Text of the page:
Rural Cancer Control
Evidence has shown that rural communities in the United States face disadvantages compared with urban areas, including higher poverty rates, lower educational attainment, and lack of access to health services. Populations living in rural areas have higher average death rates for all cancer sites combined, compared to populations in urban counties. Additionally, rural counties have higher incidence and death rates for cancers associated with smoking (e.g., lung and laryngeal cancers) and higher rates of incidence of cancers that can be prevented by screening (i.e., colorectal and cervical cancers).
Some of the higher incidence and mortality rates for cancer can be attributed to barriers in accessing health services in rural areas. Research has also shown that some of these cancer disparities relate to financial barriers (e.g., no insurance or insufficient insurance coverage), transportation issues, and lack of preventive and screening services. There are also rural-urban differences in health behaviors that are associated with cancer, including higher rates of tobacco use, alcohol consumption, and obesity, and less physical activity, less-frequent adoption of sun safety measures, and lower HPV vaccination rates in rural compared to urban areas.
Currently, DCCPS has few funded projects focused specifically on rural populations. This long-standing public health challenge calls for sustained support for research along the entire cancer control continuum. We also need to better understand the various definitions of the term “rural” and their uses in health research – and specifically for cancer control. Focused research initiatives would provide the groundwork to develop and implement cancer control programs that are sustainable in these communities across the United States. In recognition of this need and to inform NCI’s efforts to better address cancer disparities in rural communities, DCCPS staff are working closely with our agency partners and a wide variety of experts to analyze the current evidence and scale up our research efforts in rural cancer control.
- Intervention Research to Improve Native American Health (IRINAH)
- Integration of Individual Residential Histories into Cancer Research (R21)
- Integration of Individual Residential Histories into Cancer Research (R01)
- Academic Research Enhancement Award (Parent R15)
- Collaborative Minority Health and Health Disparities Research with Tribal Epidemiology Centers (R01 Clinical Trial Not Allowed) (PAR-17-484)
- Collaborative Minority Health and Health Disparities Research with Tribal Epidemiology Centers (R21 Clinical Trial Not Allowed) (PAR-17-483)
- Improving the Reach and Quality of Cancer Care in Rural Populations (R01 Clinical Trial Required) (RFA-CA-18-026)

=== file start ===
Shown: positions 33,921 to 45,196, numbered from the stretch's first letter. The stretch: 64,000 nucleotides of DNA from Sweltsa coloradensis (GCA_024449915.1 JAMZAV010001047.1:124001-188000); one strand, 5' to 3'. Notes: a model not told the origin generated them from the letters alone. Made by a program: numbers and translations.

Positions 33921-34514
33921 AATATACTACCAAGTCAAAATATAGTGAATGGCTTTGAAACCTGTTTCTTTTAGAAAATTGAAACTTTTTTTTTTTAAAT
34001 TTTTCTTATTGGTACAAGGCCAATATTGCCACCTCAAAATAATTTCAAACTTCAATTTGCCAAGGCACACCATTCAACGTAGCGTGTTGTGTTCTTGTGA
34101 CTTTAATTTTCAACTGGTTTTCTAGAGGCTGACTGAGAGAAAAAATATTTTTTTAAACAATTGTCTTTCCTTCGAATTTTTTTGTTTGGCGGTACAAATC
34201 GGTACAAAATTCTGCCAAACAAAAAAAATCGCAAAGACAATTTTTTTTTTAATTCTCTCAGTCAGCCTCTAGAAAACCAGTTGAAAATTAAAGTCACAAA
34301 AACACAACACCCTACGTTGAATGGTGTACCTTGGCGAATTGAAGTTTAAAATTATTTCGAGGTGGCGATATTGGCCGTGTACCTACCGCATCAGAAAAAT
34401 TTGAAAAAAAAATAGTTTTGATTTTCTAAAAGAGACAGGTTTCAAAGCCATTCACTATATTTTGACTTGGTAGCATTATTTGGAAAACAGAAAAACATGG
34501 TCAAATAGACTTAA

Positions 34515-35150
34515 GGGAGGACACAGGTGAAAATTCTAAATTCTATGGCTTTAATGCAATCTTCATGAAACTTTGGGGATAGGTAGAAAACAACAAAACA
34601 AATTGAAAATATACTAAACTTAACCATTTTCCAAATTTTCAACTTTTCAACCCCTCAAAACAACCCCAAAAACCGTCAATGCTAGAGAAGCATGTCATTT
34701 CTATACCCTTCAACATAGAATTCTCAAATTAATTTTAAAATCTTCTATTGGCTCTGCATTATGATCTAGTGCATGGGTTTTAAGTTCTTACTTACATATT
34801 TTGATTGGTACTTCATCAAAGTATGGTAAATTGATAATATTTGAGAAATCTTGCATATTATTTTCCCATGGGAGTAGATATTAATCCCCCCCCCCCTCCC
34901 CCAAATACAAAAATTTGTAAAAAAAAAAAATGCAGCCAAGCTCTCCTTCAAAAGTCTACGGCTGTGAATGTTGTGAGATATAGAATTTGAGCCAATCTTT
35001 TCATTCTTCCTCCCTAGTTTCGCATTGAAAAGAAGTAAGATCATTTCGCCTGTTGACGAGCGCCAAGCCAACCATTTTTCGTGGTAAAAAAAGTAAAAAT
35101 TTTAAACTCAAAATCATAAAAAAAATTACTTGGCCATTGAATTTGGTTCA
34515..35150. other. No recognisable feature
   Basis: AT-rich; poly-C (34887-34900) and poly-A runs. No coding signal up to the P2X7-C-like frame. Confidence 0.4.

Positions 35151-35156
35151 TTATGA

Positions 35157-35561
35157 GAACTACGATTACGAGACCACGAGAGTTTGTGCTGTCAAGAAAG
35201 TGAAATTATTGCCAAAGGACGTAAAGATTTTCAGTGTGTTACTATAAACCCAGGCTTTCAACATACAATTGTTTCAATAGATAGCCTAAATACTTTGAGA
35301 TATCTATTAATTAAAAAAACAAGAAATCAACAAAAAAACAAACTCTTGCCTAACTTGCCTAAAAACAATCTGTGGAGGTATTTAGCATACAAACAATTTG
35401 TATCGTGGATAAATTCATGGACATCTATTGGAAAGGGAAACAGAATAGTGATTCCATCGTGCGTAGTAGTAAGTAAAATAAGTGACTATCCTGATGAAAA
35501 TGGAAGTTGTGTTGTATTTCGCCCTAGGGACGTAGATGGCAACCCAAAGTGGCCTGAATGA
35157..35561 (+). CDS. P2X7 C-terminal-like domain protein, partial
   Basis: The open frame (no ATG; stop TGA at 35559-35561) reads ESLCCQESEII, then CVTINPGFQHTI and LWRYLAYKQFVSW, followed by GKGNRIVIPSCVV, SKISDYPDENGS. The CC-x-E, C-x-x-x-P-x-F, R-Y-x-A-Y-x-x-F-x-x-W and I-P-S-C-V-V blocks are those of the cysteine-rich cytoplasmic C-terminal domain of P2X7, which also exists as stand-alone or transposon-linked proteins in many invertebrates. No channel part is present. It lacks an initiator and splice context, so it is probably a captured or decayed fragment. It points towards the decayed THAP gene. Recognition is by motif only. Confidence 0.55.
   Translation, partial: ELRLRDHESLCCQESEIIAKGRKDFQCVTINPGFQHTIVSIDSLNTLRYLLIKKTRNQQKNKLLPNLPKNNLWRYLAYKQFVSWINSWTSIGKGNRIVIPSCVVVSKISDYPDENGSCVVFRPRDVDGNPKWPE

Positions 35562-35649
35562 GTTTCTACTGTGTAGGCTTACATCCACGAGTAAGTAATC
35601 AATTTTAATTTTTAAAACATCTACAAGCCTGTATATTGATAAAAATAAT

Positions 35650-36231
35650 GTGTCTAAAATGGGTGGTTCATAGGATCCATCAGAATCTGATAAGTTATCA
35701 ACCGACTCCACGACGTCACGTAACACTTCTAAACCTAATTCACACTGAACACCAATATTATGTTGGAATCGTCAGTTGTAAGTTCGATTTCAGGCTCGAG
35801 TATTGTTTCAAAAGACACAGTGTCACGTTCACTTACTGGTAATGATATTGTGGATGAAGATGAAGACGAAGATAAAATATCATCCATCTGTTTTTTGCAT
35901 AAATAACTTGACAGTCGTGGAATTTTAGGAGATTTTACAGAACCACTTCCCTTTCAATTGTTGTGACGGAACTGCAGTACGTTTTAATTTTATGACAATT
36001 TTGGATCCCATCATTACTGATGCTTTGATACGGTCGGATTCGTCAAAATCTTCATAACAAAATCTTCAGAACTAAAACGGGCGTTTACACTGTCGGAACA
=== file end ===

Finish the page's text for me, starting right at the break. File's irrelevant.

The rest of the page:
Selected Government-Supported Publications
- CEBP Focus: Rural Cancer Control. Cancer Epidemiology, Biomarkers & Prevention. November 2018. http://cebp.aacrjournals.org/rural18?utm_source=nov18&utm_medium=snippet&utm_campaign=rural18
- Saiontz N. NCI accelerates rural cancer control research. NIH Record. 2018 July 27; LXX(15):7. https://nihrecord.nih.gov/newsletters/2018/07_27_2018/story6.htm
- Houston KA, Mitchell KA, King J, White A, Ryan BM. Histologic lung cancer incidence rates and trends vary by race/ethnicity and residential county. J Thorac Oncol. 2018 Jan 19. https://www.ncbi.nlm.nih.gov/pubmed/29360512
- Blake KD, Moss JL, Gaysynsky A, Srinivasan S, Croyle RT. Making the case for investment in rural cancer control: an analysis of rural cancer incidence, mortality, and funding trends. Cancer Epidemiol Biomarkers Prev 2017 Jul;26(7):992-997. http://cebp.aacrjournals.org/content/early/2017/06/09/1055-9965.EPI-17-0092
- Croyle RT. Improving cancer control in rural communities: next steps. Cancer Currents Blog, National Cancer Institute, July 7, 2017. https://www.cancer.gov/news-events/cancer-currents-blog/2017/rural-cancer-disparities-next-steps
- Henley SJ, Anderson RN, Thomas CC, Massetti GM, Peaker B, Richardson LC. Invasive cancer incidence, 2004–2013, and deaths, 2006–2015, in nonmetropolitan and metropolitan counties — United States. MMWR Surveill Summ 2017;66(No. SS-14):1–13. https://www.cdc.gov/mmwr/volumes/66/ss/ss6614a1.htm?s_cid=ss6614a1_w
- Moss JL, Liu B, Feuer EJ. Urban/Rural differences in breast and cervical cancer incidence: the mediating roles of socioeconomic status and provider density. Womens Health Issues. 2017 Nov - Dec;27(6):683-691. https://www.ncbi.nlm.nih.gov/pubmed/29108988
- Moy E, Garcia MC, Bastian B, et al. Leading Causes of Death in Nonmetropolitan and Metropolitan Areas — United States, 1999–2014. MMWR Surveill Summ 2017;66(No. SS-1):1–8. DOI: https://www.cdc.gov/mmwr/volumes/66/ss/ss6601a1.htm .
- 2016 update. Improving rural health: state policy options. National Conference of State Legislatures, 2016. http://www.ncsl.org/Portals/1/Documents/Health/RuralHealth_PolicyOptions2016.pdf
- Chartbook on rural health. Content last reviewed August 2015. Agency for Healthcare Research and Quality, Rockville, MD. https://www.ahrq.gov/research/findings/nhqrdr/2014chartbooks/ruralhealth/rural-chartbook.html
- May 30 – 31, 2018: Accelerating Rural Cancer Control Research, Natcher Conference Center, NIH Campus, Bethesda, MD
- Jan 18 – 19, 2018: Improving Health Research on Small Populations: A Workshop , National Academy of Sciences Building , Washington, DC
- August 30, 2017: Rural Cancer: Data, Disparities, and Determination
- May 4 – 5, 2017: Rural Cancer Control: Challenges and Opportunities
- November 10, 2016: National Meeting on Precision Medicine and Cancer in American Indian & Alaska Native Communities: A Dialogue on Cancer Research
- September 12 – 14, 2016: Conference on Geospatial Approaches to Cancer Control and Population
Details and updates will be posted as they become available